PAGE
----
Age-adjusted death rates for liver cancer among adults aged 25 and over, by sex, in the United States, 2000–2016. Liver cancer death rates for adults aged 25 and over increased 43 percent from 7.2 per 100,000 U.S. standard population in 2000 to 10.3 in 2016. Graphic: CDC

By Maddie Bender
17 July 2018

(CNN) – Death rates from liver cancer increased 43 percent for American adults from 2000 to 2016, according to a report released Tuesday by the US Centers for Disease Control and Prevention's National Center for Health Statistics. The increase comes even as mortality for all cancers combined has declined.

Liver cancer death rates increased for both men and women 25 and older, as well as white, black and Hispanic people. Only Asians and Pacific Islanders saw a decrease in mortality from liver cancer.

The rise in mortality doesn't mean that liver cancer is deadlier than before, according to Dr. Jiaquan Xu, the author of the report; the 10-year survival rate for liver cancer didn't change much. Rather, the increase in mortality means more people are developing liver cancer.

More than 70% of liver cancers are caused by underlying liver disease, which has risk factors such as obesity, smoking, excess alcohol consumption, and hepatitis B and C infection, said Dr. Farhad Islami, the scientific director of cancer surveillance research at the American Cancer Society.

"I think the main reason for the increase in liver cancer incidence and death rate in the US is the increase in the prevalence of excess body weight and hepatitis C virus infection in baby boomers," said Islami, who authored a study on liver cancer occurrence between 1990 and 2014.

Up until 1992, blood transfusions and organ transplants were not screened for hepatitis C, Xu said. According to the CDC, this was once a common means of hepatitis C transmission. […]

The opioid epidemic might also be at fault, said Dr. Manish A. Shah, a medical oncologist at Weill Cornell Medicine and NewYork-Presbyterian. Hepatitis C, spread by sharing needles, drove elevated rates of liver cirrhosis, or scarring due to damage to the liver, in the 1990s and 2000s, Shah said. Cirrhosis increases the risk for liver cancer, although it is not clear why, he added. [more]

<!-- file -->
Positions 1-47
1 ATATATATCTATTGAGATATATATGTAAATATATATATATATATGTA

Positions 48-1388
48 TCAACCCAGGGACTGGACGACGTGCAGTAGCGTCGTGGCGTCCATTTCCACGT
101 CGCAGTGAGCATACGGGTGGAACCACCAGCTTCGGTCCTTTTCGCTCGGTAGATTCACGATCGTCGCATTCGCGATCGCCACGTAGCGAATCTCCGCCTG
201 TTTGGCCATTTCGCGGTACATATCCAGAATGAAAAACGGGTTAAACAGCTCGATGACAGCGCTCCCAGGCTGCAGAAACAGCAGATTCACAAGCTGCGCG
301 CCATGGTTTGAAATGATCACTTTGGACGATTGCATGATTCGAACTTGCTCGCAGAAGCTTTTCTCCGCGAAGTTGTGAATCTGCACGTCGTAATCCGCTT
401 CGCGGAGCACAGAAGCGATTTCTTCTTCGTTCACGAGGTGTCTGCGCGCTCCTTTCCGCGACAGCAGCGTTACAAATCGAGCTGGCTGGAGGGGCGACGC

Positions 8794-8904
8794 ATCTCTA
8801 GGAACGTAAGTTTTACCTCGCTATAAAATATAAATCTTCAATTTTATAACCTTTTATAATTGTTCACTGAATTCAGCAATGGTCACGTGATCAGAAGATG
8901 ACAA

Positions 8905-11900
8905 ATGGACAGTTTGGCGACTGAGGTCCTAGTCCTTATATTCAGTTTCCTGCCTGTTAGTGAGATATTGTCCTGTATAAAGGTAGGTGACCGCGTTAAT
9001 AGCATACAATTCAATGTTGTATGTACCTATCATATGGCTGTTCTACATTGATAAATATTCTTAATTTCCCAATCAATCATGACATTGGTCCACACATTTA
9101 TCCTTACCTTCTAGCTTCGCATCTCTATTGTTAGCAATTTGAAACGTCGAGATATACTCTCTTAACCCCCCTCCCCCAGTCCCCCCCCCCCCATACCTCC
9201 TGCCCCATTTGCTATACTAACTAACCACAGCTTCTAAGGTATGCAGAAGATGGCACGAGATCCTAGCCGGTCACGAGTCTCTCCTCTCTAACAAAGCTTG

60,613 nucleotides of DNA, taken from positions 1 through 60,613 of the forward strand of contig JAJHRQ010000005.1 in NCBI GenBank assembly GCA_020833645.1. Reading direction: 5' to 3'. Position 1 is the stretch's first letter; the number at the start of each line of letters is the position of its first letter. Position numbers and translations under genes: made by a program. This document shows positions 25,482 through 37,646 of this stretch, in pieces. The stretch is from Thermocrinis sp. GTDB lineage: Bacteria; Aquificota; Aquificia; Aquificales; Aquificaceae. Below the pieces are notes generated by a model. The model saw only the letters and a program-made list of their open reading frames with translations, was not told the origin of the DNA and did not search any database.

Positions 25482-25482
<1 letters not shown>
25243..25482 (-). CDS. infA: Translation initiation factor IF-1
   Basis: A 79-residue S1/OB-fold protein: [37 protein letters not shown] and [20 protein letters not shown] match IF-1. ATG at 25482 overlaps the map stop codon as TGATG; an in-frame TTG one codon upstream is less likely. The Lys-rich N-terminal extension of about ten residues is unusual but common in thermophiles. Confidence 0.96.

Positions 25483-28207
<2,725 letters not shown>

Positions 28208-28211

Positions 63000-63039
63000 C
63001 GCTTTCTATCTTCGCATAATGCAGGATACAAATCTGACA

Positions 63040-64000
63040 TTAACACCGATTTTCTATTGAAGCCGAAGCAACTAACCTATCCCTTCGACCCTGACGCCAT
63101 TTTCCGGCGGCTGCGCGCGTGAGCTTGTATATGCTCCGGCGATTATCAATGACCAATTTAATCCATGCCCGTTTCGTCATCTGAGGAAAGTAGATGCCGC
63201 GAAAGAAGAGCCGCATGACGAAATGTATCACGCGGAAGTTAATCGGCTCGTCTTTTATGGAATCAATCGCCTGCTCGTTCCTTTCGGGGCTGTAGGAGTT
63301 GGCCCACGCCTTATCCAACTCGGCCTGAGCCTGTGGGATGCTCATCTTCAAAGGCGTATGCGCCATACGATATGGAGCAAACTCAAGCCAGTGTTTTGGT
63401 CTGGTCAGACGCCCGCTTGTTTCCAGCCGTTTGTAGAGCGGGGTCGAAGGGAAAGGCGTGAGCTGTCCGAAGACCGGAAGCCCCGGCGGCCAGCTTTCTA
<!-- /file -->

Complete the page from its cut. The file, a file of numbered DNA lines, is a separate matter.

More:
Liver cancer death rate in US rose 43% in 16 years


By Jiaquan Xu, M.D.
17 July 2018

(CDC) – Key findings:

Data from the National Vital Statistics System, Mortality

  • Age-adjusted death rates for liver cancer increased 43%, from 10.5 per 100,000 U.S. standard population to 15.0 for men and 40%, from 4.5 to 6.3 for women, between 2000 and 2016.
  • During 2000–2016, liver cancer death rates decreased 22% for non-Hispanic Asian or Pacific Islander (API) adults, but increased 48% for non-Hispanic white, 43% for non-Hispanic black, and 27% for Hispanic adults.
  • Trends in liver cancer death rates varied by age group, but increasing trends from 2000 through 2016 were observed for adults aged 65–74 and 75 and over.
  • In 2016, among the 50 states and the District of Columbia (D.C.), D.C. had the highest death rate while Vermont had the lowest.

Liver cancer (including intrahepatic bile duct cancer) was the ninth leading cause of cancer death in 2000 and rose to sixth in 2016 (1). Although death rates for all cancer combined have declined since 1990, a recent report documented an increasing trend in liver cancer death rates during 1990–2014 (2,3). In this report, trends in liver cancer death rates are examined by sex, race and Hispanic origin, and age group from 2000 through 2016 for adults aged 25 and over. Death rates in 2016 by state and the District of Columbia (D.C.) are also presented.

Age-adjusted liver cancer death rates increased steadily from 2000 through 2016 for both men and women aged 25 and over.

  • Liver cancer death rates for adults aged 25 and over increased 43% from 7.2 per 100,000 U.S. standard population in 2000 to 10.3 in 2016 (Figure 1).